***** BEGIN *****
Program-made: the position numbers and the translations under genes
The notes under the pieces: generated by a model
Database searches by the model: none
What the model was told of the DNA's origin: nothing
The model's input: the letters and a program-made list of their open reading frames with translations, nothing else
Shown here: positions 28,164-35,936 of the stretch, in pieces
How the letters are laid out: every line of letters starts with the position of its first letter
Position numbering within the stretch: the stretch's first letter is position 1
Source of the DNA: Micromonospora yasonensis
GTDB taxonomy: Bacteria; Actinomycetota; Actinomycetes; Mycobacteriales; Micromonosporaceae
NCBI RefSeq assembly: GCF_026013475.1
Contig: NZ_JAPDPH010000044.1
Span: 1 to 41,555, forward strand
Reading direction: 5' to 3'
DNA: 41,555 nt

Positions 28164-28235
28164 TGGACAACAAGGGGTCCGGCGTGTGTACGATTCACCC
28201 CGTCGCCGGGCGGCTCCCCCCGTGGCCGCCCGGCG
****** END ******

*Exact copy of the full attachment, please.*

Program-made: the position numbers and the translations under genes
The notes under the pieces: generated by a model
Database searches by the model: none
What the model was told of the DNA's origin: nothing
The model's input: the letters and a program-made list of their open reading frames with translations, nothing else
Shown here: positions 28,164-35,936 of the stretch, in pieces
How the letters are laid out: every line of letters starts with the position of its first letter
Position numbering within the stretch: the stretch's first letter is position 1
Source of the DNA: Micromonospora yasonensis
GTDB taxonomy: Bacteria; Actinomycetota; Actinomycetes; Mycobacteriales; Micromonosporaceae
NCBI RefSeq assembly: GCF_026013475.1
Contig: NZ_JAPDPH010000044.1
Span: 1 to 41,555, forward strand
Reading direction: 5' to 3'
DNA: 41,555 nt

Positions 28164-28235
28164 TGGACAACAAGGGGTCCGGCGTGTGTACGATTCACCC
28201 CGTCGCCGGGCGGCTCCCCCCGTGGCCGCCCGGCG